Published on: 


Once considered an occasional “necessary evil,” fuel gas booster (FGB) compressors in turbine power generation facilities have become a common requirement. FGBs are installed because of insufficient gas pressure onsite or from nearby utility gas pipelines (Figure 1). Historically, pressures up to 300 psig (~20 barA) were adequate for most industrial gas turbines and were often available onsite or at an economical distance. But modern gas turbines tend to run at much higher compression ratios, thus raising the inlet fuel gas pressure requirement.

Aeroderivative gas turbines, for example, can require inlet gas pressures that exceed 900 psig (~60 barA) to operate efficiently. To meet these higher gas pressure needs, a FGB compressor can be deployed to raise and ensure adequate fuel gas pressure for the turbine. The requirements of these compressors are a wide turndown range and the ability to handle supply gas pressure fluctuations, while delivering constant discharge gas pressure to the turbine fuel system. In addition, FGB compressor systems must be able to deal with turbine load changes (part load or start-up) and gas composition changes which alter flow rate needs.

Compressor options

Gas turbines are frequently matched with a fuel gas booster compressor. Centrifugal compressors were first used for low compression ratio requirements and were popular for a variety of reasons. For instance, they required lower maintenance because of lack of wearing parts, lighter weight design of their rotating parts and because their gas filter and oil filter were easily maintained and replaced.

Other advantages included being almost free of pulsation and vibration. On the downside, centrifugal compressors do not respond well to changing gas supply conditions or gas turbine load reductions because of limited capacity control. Also, high first costs forced operators to consider other compression options.

Reciprocating compressors gained popularity because of their efficiency and ability to deal with changing loads better than a centrifugal compressor. They also boost gas pressures higher than centrifugal compressors. This technology unloads in steps down to 25%. But reliability is not as high as a centrifugal compressor and maintenance requirements are greater. Further, they may need two stages to reach higher pressures.

An alternative approach to turbine fuel gas boosting is the application of oil-flooded twin screw compressors, which have improved reliability, smaller space requirements, and operate with low-vibration and gas-pulsation levels. Screw compressors can also meet turbine pressure requirements in one stage.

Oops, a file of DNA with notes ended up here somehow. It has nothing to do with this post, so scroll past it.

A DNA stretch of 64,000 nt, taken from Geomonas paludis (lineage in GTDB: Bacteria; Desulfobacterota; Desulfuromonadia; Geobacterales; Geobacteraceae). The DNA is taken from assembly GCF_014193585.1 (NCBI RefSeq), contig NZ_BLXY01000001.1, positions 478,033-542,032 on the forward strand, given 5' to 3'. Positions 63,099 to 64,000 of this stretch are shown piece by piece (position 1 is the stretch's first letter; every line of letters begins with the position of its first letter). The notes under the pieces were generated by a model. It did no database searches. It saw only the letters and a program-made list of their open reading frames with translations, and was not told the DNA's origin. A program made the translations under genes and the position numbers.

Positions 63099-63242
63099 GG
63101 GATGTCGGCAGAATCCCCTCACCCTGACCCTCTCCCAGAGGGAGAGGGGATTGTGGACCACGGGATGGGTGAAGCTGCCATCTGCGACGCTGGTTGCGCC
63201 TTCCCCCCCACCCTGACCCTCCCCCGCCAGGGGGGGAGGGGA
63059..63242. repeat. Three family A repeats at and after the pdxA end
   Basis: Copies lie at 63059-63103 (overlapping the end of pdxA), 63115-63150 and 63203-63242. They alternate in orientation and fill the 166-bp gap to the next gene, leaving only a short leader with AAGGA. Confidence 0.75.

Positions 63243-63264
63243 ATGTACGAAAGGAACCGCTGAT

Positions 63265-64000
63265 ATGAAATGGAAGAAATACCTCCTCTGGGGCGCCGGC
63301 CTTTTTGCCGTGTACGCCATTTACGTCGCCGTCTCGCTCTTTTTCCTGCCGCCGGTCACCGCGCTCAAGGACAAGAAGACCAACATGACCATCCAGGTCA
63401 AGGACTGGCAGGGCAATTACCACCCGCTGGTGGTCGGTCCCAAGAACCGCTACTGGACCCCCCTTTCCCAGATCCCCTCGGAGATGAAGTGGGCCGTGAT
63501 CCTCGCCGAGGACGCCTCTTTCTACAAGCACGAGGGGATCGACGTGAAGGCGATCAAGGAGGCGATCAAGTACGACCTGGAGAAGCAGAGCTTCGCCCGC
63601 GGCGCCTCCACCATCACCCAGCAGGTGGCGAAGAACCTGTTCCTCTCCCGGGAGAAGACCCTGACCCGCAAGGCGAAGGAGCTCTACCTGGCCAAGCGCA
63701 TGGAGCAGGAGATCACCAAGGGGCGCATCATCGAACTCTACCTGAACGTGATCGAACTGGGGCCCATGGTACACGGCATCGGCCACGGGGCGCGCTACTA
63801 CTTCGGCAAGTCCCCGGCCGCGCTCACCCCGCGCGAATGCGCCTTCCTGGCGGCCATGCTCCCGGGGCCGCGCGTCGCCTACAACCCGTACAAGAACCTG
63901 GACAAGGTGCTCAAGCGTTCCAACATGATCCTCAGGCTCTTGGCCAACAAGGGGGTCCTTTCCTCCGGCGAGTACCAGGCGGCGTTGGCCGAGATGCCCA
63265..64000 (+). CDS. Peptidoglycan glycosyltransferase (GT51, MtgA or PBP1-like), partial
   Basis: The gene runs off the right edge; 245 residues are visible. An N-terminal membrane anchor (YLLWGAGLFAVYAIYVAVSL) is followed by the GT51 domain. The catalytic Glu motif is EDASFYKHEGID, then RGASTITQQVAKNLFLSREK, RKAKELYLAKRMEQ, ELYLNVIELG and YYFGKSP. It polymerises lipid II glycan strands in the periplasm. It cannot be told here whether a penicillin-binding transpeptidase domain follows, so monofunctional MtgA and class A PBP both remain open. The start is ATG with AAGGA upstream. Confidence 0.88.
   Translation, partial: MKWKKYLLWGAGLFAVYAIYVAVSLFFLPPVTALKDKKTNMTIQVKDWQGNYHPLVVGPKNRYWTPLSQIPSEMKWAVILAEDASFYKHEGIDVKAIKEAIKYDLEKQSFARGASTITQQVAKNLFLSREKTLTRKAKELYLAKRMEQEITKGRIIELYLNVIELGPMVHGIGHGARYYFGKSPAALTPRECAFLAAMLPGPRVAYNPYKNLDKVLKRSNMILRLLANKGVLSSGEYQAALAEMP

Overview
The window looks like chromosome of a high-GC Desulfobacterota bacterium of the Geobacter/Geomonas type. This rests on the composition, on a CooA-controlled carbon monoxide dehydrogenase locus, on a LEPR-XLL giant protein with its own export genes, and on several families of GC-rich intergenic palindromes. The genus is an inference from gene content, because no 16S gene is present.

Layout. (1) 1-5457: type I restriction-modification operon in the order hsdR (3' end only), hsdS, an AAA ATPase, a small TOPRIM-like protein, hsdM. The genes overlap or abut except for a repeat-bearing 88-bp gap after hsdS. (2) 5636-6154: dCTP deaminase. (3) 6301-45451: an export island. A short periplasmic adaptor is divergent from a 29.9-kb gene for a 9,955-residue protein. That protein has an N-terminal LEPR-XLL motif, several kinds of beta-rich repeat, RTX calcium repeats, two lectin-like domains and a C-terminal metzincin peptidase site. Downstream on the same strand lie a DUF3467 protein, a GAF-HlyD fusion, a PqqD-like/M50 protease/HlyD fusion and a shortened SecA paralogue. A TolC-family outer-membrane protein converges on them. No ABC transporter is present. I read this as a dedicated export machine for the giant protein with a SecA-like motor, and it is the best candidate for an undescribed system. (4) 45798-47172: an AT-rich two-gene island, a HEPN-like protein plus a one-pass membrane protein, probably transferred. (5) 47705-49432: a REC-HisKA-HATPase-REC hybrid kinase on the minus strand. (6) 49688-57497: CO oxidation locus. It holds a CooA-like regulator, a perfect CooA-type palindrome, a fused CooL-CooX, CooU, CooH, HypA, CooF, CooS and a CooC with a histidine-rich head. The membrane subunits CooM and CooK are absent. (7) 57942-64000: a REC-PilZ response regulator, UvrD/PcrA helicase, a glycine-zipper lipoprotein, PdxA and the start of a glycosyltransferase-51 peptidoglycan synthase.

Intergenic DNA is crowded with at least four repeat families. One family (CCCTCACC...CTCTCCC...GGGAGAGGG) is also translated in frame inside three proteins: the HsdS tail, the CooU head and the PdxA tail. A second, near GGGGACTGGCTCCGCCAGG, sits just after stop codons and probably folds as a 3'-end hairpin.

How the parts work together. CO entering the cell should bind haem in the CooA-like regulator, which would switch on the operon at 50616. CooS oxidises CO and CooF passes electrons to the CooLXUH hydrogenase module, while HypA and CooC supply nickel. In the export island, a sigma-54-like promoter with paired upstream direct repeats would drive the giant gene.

When first introduced, screw compressors tended to be noisy with unacceptably high frequencies. Installations had to take into account package vibration and added sound attenuation measures were often needed. They also required complicated oil management systems to prevent oil dilution. And the oil system often included gas pre-treatment, oil separation, oil filtering and monitoring.

More recent single-screw compressor designs have been upgraded with thicker and stronger steel housing to handle higher pressures (Figure 2). This enhancement allowed users to utilize attributes such as no net radial or axial forces exerted on the main screw or drive shaft caused by the work of compression.

Since the compression process occurs symmetrically and simultaneously on opposite sides of the screw, the compression forces are canceled out. Gravity is the only vertical load exerted on the main screw bearings. Since the discharge end of the screw is vented to suction, the suction gas pressure is exerted on both ends of the screw resulting in balanced axial loads. These single-screw compressors can produce pressures up to 950 psi and have a wide suction pressure range.

Single screw compressors with a dualslide design have two slides for each compression side of the main rotor. The two slides are commonly referred to as the capacity slide and the volume slide. The capacity slide moves from positions of 10% to 100% of flow, allowing the compressor to match the system flow requirements and remain energy efficient. This enables high energy efficiency across all operating and part-load conditions. At 25% capacity, for example, the single screw with slide system uses 20% less power compared to a typical twin screw compressor.

Even with recent design enhancements, screw compressors are still not the most economical choice for the highest flow applications, even though some users deploy multiple compressor systems to share the fuel gas flow delivery. While multiple screws in parallel are designed to provide some level of redundancy and turn-down capability, they usually require more capital expense, control complexity and physical installation costs.

Compared to older industrial gas turbine ratings, newer higher compression ratio types (aeroderivative) have tighter and more demanding fuel gas operating requirements. Accordingly, fuel gas booster systems must be capable of efficient operation under varying operating conditions, including gas supply pressures and flow variations because of load.

Reciprocating, centrifugal and screw compressors all have their place. End users must determine what factors are most important to them, such as: maintenance requirements, weight, vibration levels, noise levels, flow rates, reliability, ability to handle changing load requirements, ability to boost pressure to high levels and costs, and then select the type of compressor that best meets their individual fuel gas boosting requirements.


Mark McCormick is Business Director for Gas Compression at Emerson Climate Technologies. His 18-year background with Emerson includes roles in engineering, manufacturing technology, product planning, marketing and general management. He can be reached at mark.mccormick@emerson.com, or at +1.937.493.2844.